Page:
The true revelations arrive in the narratives… [which] bring the musical past to life in such a surprising and revealing way…          —LA Times    

    A lyrical nonfiction narrative about the curious rise of Paramount Records, a white owned “race music” label which began in a Grafton, Wisconsin chair factory and created arguably the greatest archive of popular music in American history. Paramount–despite its cheapness, bumbling ways, and willful ignorance of its black audience–recorded such early jazz and blues greats as Jelly Roll Morton, Louis Armstrong, Ma Rainey, Alberta Hunter, Ethel Waters, Blind Lemon Jefferson, Charley Patton, Skip James, and Son House, and changed American music and culture forever.

Read More  in Rolling Stone






San Antonio Express-News

As we enter debut novelist Scott Blackwood’s intimate world, Winnie Lipsy is sitting in her backyard in Austin, staring up into a tree. She’s not bird-watching, but imploring her 8-year-old son to please come down before he falls and breaks his arm. Isaac falls, breaks his arm. That’s about the only thing predictable about the Texas writer’s revelatory debut novel, which builds on the solid foundation of Blackwood’s 2001 story collection “In the Shadow of Our House.” What’s most amazing about “We agreed to meet just here” — the title pops into the hit-and-run driver’s mind when Natalie, smiling, “explodes in the Blazer’s highbeams” — is Blackwood’s trenchant and expedient use of ideas and language.

Dallas Morning News

Scott Blackwood’s new novel, We Agreed to Meet Just Here, manages somehow to be both spare and all-encompassing, a mystery that delves into the very nature of disappearance: Once gone, is anyone ever really gone? Blackwood proves himself a master of connection; he depicts with almost miraculous brevity (the book is only 164 pages long) how seemingly unrelated events, actions, even thoughts, dangle strings that eventually get caught up in one another and weave a community together…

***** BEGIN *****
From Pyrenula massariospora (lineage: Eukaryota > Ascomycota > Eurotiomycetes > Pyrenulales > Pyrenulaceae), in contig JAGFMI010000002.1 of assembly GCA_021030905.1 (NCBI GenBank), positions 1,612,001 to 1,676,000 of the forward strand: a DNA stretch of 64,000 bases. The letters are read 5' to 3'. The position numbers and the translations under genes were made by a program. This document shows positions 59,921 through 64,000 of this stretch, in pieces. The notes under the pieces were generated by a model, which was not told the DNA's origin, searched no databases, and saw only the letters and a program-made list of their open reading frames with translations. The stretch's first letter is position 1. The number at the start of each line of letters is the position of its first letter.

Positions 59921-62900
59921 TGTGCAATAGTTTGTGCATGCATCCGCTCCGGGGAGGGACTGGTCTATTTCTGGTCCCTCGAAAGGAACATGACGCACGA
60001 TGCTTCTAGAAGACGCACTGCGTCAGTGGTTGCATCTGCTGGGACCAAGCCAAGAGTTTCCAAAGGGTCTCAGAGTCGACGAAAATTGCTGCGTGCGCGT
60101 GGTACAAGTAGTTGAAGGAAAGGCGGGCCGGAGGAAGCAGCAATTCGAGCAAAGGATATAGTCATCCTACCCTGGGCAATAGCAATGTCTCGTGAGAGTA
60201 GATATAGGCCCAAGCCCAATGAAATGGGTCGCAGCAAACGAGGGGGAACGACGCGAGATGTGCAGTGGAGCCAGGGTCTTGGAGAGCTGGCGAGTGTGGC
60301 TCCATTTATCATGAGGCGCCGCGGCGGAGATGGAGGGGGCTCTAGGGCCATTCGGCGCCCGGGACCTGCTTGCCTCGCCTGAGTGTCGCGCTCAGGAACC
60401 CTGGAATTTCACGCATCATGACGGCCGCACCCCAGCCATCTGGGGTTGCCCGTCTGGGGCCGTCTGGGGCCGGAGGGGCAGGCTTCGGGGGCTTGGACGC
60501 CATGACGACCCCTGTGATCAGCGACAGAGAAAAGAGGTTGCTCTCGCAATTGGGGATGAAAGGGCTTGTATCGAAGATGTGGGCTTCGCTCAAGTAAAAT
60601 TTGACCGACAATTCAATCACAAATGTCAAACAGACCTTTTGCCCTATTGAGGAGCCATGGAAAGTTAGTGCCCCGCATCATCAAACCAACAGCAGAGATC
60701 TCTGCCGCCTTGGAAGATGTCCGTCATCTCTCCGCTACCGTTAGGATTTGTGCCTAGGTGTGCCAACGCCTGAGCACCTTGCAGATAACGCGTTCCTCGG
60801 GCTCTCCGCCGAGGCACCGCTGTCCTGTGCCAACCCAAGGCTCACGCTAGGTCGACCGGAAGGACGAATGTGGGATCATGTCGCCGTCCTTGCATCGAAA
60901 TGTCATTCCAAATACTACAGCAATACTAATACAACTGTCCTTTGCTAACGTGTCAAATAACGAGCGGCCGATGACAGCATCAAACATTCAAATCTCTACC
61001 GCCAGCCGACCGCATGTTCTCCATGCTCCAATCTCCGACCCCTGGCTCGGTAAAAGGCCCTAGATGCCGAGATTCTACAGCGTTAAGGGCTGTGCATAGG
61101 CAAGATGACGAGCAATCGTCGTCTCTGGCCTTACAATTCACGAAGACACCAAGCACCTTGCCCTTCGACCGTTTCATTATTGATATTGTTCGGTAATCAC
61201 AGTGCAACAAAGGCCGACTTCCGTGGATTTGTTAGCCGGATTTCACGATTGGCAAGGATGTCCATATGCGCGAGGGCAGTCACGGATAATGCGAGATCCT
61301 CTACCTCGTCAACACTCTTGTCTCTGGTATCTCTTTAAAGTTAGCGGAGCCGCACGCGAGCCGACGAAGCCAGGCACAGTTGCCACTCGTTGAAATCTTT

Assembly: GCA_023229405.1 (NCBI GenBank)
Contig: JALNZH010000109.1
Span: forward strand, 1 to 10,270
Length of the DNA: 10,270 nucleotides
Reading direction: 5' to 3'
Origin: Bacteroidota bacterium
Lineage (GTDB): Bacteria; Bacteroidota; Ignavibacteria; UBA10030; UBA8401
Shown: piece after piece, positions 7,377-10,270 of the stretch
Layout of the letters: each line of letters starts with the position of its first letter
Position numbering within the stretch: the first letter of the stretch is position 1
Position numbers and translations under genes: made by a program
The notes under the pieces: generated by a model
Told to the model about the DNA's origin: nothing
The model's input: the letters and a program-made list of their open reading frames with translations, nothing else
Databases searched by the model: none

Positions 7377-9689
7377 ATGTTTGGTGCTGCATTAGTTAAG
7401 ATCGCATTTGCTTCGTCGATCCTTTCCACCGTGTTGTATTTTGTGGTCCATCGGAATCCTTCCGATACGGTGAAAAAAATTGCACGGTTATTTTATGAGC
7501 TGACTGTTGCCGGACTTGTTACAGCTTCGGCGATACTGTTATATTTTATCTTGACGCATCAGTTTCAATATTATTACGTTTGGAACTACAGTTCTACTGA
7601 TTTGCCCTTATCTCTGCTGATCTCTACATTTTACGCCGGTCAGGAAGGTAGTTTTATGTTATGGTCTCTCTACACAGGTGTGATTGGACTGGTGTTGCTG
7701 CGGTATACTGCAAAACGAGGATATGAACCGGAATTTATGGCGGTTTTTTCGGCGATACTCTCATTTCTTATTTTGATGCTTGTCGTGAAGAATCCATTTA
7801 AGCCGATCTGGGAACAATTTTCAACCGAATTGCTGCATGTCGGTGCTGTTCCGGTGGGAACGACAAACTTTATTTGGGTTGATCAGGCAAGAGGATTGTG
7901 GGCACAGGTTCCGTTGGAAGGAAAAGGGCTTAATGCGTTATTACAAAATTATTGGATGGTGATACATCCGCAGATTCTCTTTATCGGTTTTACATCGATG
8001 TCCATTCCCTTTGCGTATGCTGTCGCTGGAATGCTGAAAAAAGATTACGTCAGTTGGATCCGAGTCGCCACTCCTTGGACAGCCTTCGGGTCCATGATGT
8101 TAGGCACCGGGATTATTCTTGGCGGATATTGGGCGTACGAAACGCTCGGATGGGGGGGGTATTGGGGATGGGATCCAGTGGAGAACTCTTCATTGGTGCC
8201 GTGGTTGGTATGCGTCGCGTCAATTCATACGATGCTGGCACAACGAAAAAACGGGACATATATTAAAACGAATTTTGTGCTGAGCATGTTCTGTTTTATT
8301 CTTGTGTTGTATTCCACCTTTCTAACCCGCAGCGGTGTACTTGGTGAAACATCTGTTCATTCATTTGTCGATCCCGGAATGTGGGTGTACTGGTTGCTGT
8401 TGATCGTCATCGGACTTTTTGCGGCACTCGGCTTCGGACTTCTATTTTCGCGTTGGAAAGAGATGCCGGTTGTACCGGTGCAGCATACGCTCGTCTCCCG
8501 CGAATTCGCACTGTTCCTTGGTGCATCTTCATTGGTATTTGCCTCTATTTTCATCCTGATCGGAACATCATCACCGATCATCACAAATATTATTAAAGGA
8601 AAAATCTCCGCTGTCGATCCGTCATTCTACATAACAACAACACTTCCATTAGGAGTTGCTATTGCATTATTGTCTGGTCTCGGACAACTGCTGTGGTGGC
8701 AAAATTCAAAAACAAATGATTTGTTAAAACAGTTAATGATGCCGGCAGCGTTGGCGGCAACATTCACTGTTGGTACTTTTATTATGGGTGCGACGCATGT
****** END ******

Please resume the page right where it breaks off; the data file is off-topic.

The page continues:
Los Angeles Times 

It’s an impressive object, the Cabinet [of Wonder], with the heft of a hellhound, but the true revelations arrive in the narratives held in this first of two volumes, released in November. The market is filled with so-called definitive box sets. Few, however, bring the musical past to life in such a surprising and revealing way…

National Public Radio’s  Weekend Edition  

NPR’s Sound Opinion

Rolling Stone 

New York Times


Through scrupulous research, audacious design, and ostentatious packaging, this two-volume collection’s first installment does precisely what the best box sets intend to do—add proper deference and context to music that remains vital and significant…at once, it’s a history lesson, a dance hall, a bandstand, and a smoky blues parlor, all tucked neatly into one sturdy box. This is the Cabinet of Wonder, indeed…

In the beginning and, really, throughout most of the label’s history, the executives at Paramount and its parent company did not seem to understand the important trove they were building…That same oblivion resulted in the incomplete records and the destruction of the label’s archives when it went belly-up, a scene vividly limned by Scott Blackwood in the wondrous [Paramount book]. Such retrospective ignorance makes the trove of The Rise and Fall that much more remarkable, valuable, and edifying. This is almost-lost history, faithfully restored.

Austin Chronicle 

Blackwood provides less an exhaustive history than a poetic, character-driven account that evokes a mood and context through which to understand Paramount’s impact and the tableau of Chicago amidst the Great Migration. Building from the academic work of co-producer Alex van der Tuuk’s 2003 book Paramount’s Rise and Fall, Blackwood casts a scene and atmosphere, his lyrical sketches of artists and settings inspiring more potential stories to be further pursued than answers…the text becomes a threshold for entry into the music and the exhaustive catalog of period artwork in the cabinet. An extraordinary project…

New York Public Library Live: “Exploring Paramount Records” with Jack White, Greil Marcus, Dean and Scott Blackwood, Daphne Brooks